Third senator

carlson CHRIS
CARLSON

 
Carlson
Chronicles

In his wonderfully entertaining memoir, Joe Miller tells an incredible story about Bethine Church, the widow of Idaho’s four-term Democratic U.S. Senator Frank Church.

Miller was for 40 years a top lobbyist in Washington, D.C., but early in his career he was paid a then princely sum of $25,000 a year by the United Steelworkers of America to organize and run campaigns for the U.S. Senate. In his first outing, 1956, one of his winning “horses” was a young, political neophyte, Boise attorney Frank Church.

What Miller did not know but came to know, was the Senate and Idaho were getting two for the price of one. Had Miller known that he might not have crossed Bethine the first time he met her.

In his book Miller tells about flying to Boise shortly after Church had won a narrow victory in the August 6th primary over former U.S. Senator Glen Taylor, the singing cowboy. He recounts meeting in U.S. District Judge Chase Clark’s home. Judge Clark was Bethine’s father, Frank’s father-in-law, a former governor of Idaho and as Miller puts it “a shrewd old hand in Idaho politics.”

Also present was the Democratic national committeeman, Harry Wall, a movie theater owner from Lewiston; the state party chairman, George Greenfield; attorney Carl Burke, Church’s boyhood chum who managed all of the campaigns; and, Bethine.

Miller admits he was not happy to have the candidate’s wife sitting in the strategy session. His fear was self-fulfilling. In presenting the media strategy Miller emphasized the then somewhat unusual marketing of a candidate through large billboards across the state. Miller recalls Bethine firmly saying, “Democrats do not use billboards in Idaho,” adding “they are absolutely out.”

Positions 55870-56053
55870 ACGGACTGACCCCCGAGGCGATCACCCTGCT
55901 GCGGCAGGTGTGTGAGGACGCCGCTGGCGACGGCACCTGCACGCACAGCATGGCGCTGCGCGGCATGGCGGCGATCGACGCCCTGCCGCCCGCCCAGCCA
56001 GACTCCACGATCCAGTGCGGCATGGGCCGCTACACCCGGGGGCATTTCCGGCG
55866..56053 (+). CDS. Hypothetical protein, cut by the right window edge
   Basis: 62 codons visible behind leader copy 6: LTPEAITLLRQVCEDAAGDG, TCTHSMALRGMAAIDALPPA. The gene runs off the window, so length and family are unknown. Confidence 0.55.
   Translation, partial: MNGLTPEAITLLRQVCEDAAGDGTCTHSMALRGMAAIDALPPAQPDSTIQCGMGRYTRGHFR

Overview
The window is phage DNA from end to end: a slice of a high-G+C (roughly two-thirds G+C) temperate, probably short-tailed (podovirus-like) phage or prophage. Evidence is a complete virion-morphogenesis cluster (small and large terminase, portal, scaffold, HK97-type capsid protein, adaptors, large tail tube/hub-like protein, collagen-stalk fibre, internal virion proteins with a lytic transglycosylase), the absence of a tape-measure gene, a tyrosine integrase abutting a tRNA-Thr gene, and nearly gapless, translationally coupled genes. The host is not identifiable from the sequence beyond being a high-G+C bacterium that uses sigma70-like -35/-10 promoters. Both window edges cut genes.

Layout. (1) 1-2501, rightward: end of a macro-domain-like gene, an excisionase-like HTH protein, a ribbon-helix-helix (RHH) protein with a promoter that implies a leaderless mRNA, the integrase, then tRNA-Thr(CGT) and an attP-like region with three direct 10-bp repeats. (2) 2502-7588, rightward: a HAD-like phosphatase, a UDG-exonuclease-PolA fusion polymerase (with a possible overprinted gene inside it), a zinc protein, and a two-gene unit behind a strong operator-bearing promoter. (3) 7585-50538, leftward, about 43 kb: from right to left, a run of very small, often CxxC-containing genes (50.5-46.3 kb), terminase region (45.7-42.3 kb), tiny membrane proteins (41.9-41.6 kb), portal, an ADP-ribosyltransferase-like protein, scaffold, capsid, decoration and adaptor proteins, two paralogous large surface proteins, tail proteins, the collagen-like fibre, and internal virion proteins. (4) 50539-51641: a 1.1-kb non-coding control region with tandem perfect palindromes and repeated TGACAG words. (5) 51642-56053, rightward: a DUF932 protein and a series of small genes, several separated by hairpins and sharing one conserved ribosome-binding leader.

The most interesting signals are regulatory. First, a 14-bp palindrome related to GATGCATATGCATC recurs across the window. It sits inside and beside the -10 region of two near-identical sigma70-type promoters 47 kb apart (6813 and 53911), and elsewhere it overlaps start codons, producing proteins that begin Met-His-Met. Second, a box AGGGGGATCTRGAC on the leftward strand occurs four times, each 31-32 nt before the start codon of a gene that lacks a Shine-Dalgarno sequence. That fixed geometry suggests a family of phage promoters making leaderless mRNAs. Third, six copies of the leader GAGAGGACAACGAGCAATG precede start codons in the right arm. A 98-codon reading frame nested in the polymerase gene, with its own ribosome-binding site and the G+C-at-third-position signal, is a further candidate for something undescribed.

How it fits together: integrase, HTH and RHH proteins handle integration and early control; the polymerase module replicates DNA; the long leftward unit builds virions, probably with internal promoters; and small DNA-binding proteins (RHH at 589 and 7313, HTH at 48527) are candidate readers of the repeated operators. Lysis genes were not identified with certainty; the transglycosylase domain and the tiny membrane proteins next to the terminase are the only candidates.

Miller shot back he had not come from Seattle at his expense to take part in amateur night. The battle lines were drawn and it was about to get nasty, but Judge Clark salvaged the evening by suggesting to Bethine that her mother needed her help in the kitchen. Glaring at Miller, Bethine obeyed her father’s suggestion and departed.

As Miller put it, “the billboards stayed in the budget, and Bethine stayed in the kitchen.” Not for long, my friend. Not for long.

Hailing from the most prominent Democratic family in Idaho, Bethine had politics in her blood. It was part of her DNA. Many a Democrat across the state could recall meetings, J-J banquets or fund-raisers where Bethine would lead Senator Church into the room, greeting everyone by their first name.

“Frank, you remember John Collins from Malad,” she would say, and the Senator would greet John like a long-lost brother. “Well of course I do. John, how are you?” Odds were he did not recall, but John never knew the difference. Anyone who was around the two knew who the best campaigner was, and the better politician.

Thus, she ably filled the role of chief counselor to Church, and doubled his reach as she developed a network of friends, colleagues, and other politically active women across Idaho and in Washington, D.C. It is virtually impossible to think of one without thinking of the other. They were and are absolutely inseparable.

Newly married to the future senator after he came back from World War II service in China (where he won a Bronze Star), she refused to let him succumb to a deadly cancer, literally willing him to live. Having received a new lease on life gave both of them a marvelous perspective on what really matters in this world.

Nineteen years after the senator’s death in 1984 she published a memoir of their years together entitled A Lifelong Affair: My Passion for People and Politics. No truer words have been written.

On February 17th she turns 90 and will deservedly bask in the love and joy of her many friends, all grateful for the time and talents Idaho’s third senator devoted to the people of this great state. Happy birthday, Bethine.

Chris Carlson is a writer at Medimont, Idaho.

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